Size does matter: Extending the LLVM Linker for Fine-Granular Multivariant ELF Executables

In the ATLAS project, we explore the possibilities of address-space views which are synchronized variants of a process's address space that only differ in explicitly specified areas. Each thread can switch between the process's address-space views, thereby allowing context-based variation.

Address-space views can be used to facilitate run-time alterations of multi-threaded programs without the need of stopping the threads before modification. To facilitate this, we use an extension for the Executable and Linking Format (ELF) which allows embedding blueprints for address-space views that are based on pre-generated variants. The extension allows the developer to specify alternative code variants on the granularity of source files, which are then combined by the linker to produce a multivariant ELF.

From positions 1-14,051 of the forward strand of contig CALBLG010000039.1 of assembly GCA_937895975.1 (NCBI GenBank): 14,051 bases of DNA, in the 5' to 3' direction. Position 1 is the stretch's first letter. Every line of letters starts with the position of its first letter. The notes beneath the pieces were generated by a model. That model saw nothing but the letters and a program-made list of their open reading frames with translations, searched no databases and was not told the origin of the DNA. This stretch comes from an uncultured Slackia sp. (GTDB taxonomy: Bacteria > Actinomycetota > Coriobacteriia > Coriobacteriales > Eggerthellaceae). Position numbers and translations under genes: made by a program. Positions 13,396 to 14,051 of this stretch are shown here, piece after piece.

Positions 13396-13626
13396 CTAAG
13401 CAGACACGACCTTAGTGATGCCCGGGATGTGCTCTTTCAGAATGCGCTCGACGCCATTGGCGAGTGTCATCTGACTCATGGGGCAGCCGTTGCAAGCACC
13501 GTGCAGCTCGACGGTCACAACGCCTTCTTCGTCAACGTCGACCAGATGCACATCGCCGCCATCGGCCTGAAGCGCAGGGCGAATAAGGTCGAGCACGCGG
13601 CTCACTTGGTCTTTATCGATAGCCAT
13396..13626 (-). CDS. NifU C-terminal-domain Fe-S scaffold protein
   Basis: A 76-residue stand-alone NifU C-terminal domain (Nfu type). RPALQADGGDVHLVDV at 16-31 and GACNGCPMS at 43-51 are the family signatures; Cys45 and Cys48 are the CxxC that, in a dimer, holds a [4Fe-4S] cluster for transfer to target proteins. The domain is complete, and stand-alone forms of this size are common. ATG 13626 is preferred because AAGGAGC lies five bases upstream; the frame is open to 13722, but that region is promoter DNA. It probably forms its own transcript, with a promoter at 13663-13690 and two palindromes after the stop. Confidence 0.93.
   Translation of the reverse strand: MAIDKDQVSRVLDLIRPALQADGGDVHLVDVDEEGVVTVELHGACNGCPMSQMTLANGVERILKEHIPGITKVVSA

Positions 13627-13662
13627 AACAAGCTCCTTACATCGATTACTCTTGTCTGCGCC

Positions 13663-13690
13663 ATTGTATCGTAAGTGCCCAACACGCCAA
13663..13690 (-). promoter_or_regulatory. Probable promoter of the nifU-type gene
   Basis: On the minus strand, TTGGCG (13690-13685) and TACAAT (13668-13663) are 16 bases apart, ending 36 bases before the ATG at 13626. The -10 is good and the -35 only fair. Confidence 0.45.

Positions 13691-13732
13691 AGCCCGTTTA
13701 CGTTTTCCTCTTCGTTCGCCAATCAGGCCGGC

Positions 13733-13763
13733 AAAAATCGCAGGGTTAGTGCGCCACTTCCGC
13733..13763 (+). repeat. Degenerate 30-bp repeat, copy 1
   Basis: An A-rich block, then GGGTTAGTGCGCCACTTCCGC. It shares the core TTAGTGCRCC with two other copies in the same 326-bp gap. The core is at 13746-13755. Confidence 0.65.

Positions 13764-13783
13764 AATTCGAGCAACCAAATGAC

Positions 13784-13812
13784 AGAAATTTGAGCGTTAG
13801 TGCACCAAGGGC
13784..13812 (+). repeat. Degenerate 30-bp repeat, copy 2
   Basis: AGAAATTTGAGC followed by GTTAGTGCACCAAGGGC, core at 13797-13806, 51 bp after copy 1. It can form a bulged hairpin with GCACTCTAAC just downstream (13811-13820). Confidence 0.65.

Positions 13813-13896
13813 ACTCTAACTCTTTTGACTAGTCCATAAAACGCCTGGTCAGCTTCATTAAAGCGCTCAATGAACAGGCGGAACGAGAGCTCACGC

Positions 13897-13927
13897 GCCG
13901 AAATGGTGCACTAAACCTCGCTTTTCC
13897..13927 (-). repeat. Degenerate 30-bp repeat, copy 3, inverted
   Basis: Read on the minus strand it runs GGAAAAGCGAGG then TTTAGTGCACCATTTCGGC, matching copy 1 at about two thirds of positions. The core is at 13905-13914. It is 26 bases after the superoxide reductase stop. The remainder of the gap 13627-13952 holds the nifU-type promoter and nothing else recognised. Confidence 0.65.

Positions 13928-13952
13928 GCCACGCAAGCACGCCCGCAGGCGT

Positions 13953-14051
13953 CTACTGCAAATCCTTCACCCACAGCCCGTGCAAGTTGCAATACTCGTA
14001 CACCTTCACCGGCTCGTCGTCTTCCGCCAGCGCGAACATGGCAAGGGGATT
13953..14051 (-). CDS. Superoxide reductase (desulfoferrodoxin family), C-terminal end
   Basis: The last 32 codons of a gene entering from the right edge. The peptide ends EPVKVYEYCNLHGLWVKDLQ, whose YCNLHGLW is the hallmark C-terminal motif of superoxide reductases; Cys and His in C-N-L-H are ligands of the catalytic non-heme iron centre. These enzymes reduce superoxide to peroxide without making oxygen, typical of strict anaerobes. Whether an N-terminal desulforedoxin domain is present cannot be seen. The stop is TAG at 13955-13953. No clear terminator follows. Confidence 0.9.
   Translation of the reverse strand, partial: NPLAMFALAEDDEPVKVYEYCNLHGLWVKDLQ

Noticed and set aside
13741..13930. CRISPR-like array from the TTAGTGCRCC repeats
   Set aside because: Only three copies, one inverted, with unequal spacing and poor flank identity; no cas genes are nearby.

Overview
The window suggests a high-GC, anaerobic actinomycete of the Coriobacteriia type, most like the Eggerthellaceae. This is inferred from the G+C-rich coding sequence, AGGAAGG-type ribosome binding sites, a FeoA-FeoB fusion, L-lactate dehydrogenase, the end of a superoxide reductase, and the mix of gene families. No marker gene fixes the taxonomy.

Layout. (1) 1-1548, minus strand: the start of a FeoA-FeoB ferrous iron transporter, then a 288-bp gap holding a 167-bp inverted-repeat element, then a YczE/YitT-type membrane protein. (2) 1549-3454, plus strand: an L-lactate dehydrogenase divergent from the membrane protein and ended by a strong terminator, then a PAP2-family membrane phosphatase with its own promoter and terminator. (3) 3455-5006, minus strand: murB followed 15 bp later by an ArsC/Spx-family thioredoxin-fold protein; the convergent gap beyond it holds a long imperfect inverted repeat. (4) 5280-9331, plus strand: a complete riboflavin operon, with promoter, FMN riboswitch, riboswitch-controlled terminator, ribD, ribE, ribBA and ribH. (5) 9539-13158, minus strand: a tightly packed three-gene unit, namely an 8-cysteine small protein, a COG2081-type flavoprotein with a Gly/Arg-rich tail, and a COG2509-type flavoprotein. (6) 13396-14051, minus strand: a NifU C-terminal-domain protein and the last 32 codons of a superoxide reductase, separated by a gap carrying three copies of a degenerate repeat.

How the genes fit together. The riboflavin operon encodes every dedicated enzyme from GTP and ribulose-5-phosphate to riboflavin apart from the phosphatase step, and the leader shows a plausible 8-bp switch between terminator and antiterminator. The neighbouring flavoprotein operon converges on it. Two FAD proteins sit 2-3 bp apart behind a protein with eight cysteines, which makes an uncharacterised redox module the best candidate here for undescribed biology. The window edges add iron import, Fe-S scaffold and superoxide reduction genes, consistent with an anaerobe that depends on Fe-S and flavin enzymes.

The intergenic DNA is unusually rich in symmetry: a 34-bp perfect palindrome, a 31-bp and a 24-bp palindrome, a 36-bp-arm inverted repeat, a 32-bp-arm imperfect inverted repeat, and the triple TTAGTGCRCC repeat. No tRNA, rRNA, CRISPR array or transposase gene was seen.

This granularity, however, leads to non-functional drawbacks such as an increased image size or memory footprint by including code which is not multivariant on its own but part of the individual source code files and therefore all views. This ultimately results in the image incorporating multiple versions of the same non-multivariant functions even though their code is exactly the same.

The goal of this thesis is to shrink the granularity of multivariant views down to a function level by explicitly naming multivariant functions. Over the course of the thesis the student will develop a function marking mechanism as well as an extension to the LLVM linker to find and include multivariant code within the final ELF executable. They will test and evaluate the developed approach by applying it to synthetic test cases and real-world applications.